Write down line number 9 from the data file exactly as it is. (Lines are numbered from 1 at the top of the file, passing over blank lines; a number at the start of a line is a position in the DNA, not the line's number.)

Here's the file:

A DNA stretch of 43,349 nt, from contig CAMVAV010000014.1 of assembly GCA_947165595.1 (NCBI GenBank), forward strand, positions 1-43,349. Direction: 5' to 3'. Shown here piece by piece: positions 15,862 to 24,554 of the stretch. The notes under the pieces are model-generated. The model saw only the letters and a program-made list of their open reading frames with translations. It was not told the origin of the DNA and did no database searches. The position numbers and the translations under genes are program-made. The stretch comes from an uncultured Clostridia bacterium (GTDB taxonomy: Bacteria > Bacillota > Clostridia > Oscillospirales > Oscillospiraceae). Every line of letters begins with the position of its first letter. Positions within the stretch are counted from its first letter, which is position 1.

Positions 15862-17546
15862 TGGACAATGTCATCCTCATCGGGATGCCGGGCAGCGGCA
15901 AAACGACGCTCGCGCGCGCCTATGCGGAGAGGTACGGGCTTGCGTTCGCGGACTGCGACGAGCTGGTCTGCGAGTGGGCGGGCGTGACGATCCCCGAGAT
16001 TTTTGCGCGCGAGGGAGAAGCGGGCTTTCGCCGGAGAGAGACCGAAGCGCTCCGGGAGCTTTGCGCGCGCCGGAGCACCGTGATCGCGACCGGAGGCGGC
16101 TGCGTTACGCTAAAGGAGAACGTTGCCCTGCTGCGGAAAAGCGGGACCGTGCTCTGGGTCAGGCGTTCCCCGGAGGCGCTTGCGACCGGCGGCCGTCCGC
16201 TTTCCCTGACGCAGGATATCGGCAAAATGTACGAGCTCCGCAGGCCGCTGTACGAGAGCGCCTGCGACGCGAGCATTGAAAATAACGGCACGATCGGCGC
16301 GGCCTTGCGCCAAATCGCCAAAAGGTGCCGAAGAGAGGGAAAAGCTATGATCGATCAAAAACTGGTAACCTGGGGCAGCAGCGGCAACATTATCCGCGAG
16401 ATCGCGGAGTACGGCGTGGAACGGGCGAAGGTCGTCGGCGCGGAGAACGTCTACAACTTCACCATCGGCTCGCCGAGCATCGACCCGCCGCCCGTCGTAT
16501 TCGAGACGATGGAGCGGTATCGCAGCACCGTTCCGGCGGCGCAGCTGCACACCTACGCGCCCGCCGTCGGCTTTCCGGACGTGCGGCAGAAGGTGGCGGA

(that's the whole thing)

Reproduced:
16401 ATCGCGGAGTACGGCGTGGAACGGGCGAAGGTCGTCGGCGCGGAGAACGTCTACAACTTCACCATCGGCTCGCCGAGCATCGACCCGCCGCCCGTCGTAT